Marta
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When I was little i thought that seconds were so fast that you couldn't count them.

Baby
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When I was little I was amazed when I saw adverts for the 60 minutes program. I used to think to myself "Wow! They must have to read the news really fast to only fit it in 60 minutes"

Anon
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I'm grew up in Indiana. Until 2006 - Indiana did not observe daylight savings time. Our time always stayed the same.
Every year, during the summer and at Christmas, we'd visit my grandparents in South Carolina. On some visits, I had to reset my watch, on others I didn't. I always assumed that I remembered incorrectly from the previous visit.

It wasn't until I was in COLLEGE in New Orleans that I discovered the truth about DST. It was my freshman year in the dorm in October 1995. Time to fall back.
Everyone in the dorm kept saying, "Change your clocks." I was like "WHAT ARE YOU TALKING ABOUT??" Then they explained DST, and I didn't believe them. I actually had to ask the dorm mother! I really thought they were lying (you can't just CHANGE THE TIME like that!)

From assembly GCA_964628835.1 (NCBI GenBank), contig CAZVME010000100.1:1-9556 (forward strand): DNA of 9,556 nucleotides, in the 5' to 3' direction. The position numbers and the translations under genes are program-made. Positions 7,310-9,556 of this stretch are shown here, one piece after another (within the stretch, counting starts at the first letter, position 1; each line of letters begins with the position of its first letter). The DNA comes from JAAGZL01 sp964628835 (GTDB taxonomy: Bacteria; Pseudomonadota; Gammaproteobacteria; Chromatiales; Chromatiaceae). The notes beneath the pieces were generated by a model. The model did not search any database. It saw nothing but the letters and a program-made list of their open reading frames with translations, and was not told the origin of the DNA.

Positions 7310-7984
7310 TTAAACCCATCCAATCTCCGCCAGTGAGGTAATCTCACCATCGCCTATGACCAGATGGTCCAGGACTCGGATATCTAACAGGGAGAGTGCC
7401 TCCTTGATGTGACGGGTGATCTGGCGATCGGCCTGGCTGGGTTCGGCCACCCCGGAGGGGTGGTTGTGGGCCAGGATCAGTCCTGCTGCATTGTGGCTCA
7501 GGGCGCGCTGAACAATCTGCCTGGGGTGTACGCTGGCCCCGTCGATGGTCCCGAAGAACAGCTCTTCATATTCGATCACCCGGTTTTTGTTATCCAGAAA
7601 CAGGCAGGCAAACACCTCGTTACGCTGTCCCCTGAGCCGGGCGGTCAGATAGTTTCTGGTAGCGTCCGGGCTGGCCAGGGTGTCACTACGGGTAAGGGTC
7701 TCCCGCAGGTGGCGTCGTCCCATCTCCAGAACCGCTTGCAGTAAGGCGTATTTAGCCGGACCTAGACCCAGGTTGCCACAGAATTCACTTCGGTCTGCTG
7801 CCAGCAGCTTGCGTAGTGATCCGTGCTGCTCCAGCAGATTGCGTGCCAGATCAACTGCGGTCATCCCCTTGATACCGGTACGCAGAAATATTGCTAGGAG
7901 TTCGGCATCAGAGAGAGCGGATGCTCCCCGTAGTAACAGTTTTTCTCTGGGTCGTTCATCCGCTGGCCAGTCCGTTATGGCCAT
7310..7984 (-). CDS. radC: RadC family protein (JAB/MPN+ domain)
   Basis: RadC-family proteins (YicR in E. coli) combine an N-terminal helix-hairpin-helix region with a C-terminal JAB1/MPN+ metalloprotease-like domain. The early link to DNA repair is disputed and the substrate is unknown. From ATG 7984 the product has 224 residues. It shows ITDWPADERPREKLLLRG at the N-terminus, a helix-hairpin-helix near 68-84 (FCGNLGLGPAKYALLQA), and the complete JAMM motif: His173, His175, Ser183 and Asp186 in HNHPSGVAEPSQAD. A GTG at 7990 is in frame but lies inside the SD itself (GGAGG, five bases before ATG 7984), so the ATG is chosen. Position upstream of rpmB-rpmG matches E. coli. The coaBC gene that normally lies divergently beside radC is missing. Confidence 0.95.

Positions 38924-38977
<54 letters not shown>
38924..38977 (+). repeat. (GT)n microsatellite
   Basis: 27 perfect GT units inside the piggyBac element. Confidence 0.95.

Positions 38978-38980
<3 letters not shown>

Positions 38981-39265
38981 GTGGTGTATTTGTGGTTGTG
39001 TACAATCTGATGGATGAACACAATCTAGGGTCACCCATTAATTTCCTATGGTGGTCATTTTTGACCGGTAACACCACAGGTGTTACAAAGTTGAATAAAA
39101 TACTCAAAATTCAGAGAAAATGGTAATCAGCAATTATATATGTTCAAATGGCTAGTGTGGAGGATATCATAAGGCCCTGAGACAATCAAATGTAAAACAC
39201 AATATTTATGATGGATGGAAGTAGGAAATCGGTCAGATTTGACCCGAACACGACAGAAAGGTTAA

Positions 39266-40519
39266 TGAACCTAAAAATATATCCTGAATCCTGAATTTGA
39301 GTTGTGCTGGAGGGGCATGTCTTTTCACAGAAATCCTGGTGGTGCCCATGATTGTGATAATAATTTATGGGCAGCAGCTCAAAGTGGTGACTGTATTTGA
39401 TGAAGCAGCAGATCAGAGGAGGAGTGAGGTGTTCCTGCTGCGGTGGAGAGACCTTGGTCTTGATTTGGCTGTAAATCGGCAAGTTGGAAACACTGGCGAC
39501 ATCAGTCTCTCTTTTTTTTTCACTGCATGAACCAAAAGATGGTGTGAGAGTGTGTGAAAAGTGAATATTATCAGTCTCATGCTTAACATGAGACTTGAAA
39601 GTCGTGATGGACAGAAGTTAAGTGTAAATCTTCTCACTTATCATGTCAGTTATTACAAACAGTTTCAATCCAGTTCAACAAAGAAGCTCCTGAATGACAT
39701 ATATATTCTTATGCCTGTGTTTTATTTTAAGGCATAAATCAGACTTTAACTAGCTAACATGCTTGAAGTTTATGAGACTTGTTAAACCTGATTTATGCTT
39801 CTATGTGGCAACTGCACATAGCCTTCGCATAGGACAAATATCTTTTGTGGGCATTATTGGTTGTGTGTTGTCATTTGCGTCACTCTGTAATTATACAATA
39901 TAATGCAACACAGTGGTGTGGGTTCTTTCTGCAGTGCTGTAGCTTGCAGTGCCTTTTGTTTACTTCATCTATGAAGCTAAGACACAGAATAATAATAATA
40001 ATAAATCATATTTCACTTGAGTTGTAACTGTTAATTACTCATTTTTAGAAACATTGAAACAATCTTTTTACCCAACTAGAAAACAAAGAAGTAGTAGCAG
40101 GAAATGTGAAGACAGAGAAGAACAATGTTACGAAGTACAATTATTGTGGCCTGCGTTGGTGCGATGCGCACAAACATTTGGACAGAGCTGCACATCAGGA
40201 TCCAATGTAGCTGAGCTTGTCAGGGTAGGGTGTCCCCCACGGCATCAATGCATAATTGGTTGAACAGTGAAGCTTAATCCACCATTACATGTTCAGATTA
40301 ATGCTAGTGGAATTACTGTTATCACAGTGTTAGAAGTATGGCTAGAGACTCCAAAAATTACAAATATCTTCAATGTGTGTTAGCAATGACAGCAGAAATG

The funny thing is, they thought I was lying, too. They made me call my mother. She confirmed Indiana did not do DST.

To this day, I'm 35, I still don't know exactly when you change over (which has caused me problems - sometimes I have to work on Sundays and I have been both early and LATE as a result.) I do know the months, but that's it. No idea of the week.
And let me tell you, it's expected that you DO know. Most people wouldn't notice, but there's not much fanfare about DST at all!!! I guess they figure everyone's done it all their lives - WRONG. When I do actually change my clock on the right date, it's usually because I find out "by accident" (i.e. in casual conversation with someone.)
On a good note, I haven't been that affected by the extension of DST. You don't have to break a habit you never had. And now that the dates have changed, a lot more advertising is done.

Candice Washington
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when i was a child everyone used to talk about the 'good old days' and for years i was convinved that it was an actual period of time

hippy
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when i was little i didn't realize there was wednesday, so my week went monday,tuesday,thursday,thursday, friday,saturday sunday.

Hehe
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when my dad heard that some one was going to knock him into next week he said something like "but what if i get hungry" or "ill be there all by myself."

The dude you don't know.
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i remember asking my mum when my friends would come over and she'd say something like "after lunch" or "after dinner" i thought that meant that if i ate my lunch or dinner at 8am my friends would come straight after

jo
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I thought that the world would stop, and we would be faced with 365 day cycles of light and dark, and that then electricians would have half a year to take peoples money and half a year to relax in their yachts.

dcshifty